Friday, March 30, 2007

No TIME for Women Writers

So I know we're on issue two of TIME magazine's new redesign, but since I hadn't paused to take note of it when it hit the stands two weeks ago, I thought I'd stop now to point out something I've noticed about the new layout--which, generally speaking, I love. But here's a funny thing that's caught my eye: as part of this redesign, TIME's decided to run cute black and white images of their columnists and staff writers next to their articles. This is great, because, gosh, I always wondered what Lev Grossman looks like. The thing about having all these photos up there, though, is that it makes something pretty damn clear: TIME's got a woman problem.

In this week's issue, I spot one and only one picture of a woman writer (staff writer Lisa Takeuchi Cullen). And if you leaf through the magazine you will note that only an embarrassingly small number of bylined articles overall are written by women. This is no shocker--it's a trend that's happening all over the media. Folks at TIME know they have a problem: a few years ago I had lunch with an editor at the magazine who acknowledged as much without any prompting. But given how stark the disparity is between the numbers of male and female writers at the magazine, one can't help but wonder why the powers that be would choose to underline--no, broadcast--that disparity visually. Did they think no one would notice?

Umm, actually, that's probably exactly what they thought. Because, by my guess, the powers that be didn't notice it themselves. I'm betting that when John Huey, James Kelly and Richard Stengel looked at those shining photographs of their writers, they didn't think, "Hey, they all look pretty much like us--and that's a problem." (I'm not even going to start on the lack of racial diversity here.) They probably thought about a million other things having to do with circulation, ad sales, and maintaining the magazine's esteem in a competitive marketplace--but these issues of who is actually writing the content of the magazine, that group's lack of diversity, and what displaying that lack quite prominently might say to a diverse world audience... well, apparently that part didn't quite catch them as being a big deal. To me, it is.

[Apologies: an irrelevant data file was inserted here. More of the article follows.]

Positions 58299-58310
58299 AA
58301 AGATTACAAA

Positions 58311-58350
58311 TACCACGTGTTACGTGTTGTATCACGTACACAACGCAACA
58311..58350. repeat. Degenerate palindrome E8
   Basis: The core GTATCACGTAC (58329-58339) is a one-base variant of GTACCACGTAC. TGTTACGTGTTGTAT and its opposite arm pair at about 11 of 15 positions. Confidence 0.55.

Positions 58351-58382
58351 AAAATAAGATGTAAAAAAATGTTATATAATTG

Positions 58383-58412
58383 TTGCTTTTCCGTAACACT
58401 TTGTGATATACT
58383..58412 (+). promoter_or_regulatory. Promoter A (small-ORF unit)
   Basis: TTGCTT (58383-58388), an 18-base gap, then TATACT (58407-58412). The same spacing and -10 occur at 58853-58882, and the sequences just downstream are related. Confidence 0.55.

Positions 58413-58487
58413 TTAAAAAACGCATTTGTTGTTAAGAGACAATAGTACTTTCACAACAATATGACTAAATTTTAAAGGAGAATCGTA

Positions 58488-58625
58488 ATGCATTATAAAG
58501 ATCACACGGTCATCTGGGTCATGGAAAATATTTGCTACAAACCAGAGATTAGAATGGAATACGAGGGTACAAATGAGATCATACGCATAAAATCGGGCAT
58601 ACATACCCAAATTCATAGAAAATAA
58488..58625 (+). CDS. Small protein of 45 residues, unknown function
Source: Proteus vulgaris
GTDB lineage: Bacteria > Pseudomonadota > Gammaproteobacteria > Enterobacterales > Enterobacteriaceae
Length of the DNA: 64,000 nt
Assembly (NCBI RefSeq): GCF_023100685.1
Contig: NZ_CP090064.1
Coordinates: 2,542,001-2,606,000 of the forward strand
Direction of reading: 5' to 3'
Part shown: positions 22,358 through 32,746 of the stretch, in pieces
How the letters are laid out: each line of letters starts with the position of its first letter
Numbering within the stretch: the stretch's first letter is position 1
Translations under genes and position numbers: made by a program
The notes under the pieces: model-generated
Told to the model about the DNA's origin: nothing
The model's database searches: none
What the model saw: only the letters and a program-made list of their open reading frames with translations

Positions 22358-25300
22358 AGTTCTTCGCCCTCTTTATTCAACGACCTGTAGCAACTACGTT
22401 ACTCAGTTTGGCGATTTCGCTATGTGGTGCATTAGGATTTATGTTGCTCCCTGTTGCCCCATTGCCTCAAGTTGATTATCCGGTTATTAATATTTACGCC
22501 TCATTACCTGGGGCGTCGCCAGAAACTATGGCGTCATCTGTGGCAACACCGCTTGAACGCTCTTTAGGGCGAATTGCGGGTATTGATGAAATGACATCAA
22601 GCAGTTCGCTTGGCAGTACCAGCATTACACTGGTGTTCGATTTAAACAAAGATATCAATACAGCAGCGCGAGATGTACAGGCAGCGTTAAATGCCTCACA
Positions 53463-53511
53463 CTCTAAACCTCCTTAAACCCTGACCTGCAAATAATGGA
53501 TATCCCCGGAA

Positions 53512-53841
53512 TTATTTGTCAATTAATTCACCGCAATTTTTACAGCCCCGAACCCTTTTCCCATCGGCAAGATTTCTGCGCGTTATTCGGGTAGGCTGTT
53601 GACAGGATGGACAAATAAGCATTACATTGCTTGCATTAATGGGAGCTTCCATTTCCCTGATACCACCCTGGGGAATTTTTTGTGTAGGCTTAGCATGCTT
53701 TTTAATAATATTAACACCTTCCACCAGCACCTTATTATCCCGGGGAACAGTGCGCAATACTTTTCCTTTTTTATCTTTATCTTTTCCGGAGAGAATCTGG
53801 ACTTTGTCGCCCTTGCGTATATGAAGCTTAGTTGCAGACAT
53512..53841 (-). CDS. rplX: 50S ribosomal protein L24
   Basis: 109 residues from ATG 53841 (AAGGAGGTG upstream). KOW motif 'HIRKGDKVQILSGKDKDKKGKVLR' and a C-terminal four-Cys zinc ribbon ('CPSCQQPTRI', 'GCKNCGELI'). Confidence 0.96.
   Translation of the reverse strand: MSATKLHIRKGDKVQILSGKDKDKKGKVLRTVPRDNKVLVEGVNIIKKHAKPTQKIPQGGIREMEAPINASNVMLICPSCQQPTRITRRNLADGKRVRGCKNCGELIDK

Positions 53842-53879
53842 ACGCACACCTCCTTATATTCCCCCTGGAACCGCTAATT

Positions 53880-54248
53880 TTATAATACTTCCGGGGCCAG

That said, I'm not sorry they've done it. My hope is that enough people we see the faces behind the bylines and begin to wonder why they don't look more like their own. And then maybe they will start blogging about it, and writing letters, and making phone calls--until one day we'll all be able to say of the faces peering out of the magazine, "Hey, they look a lot like us, too."

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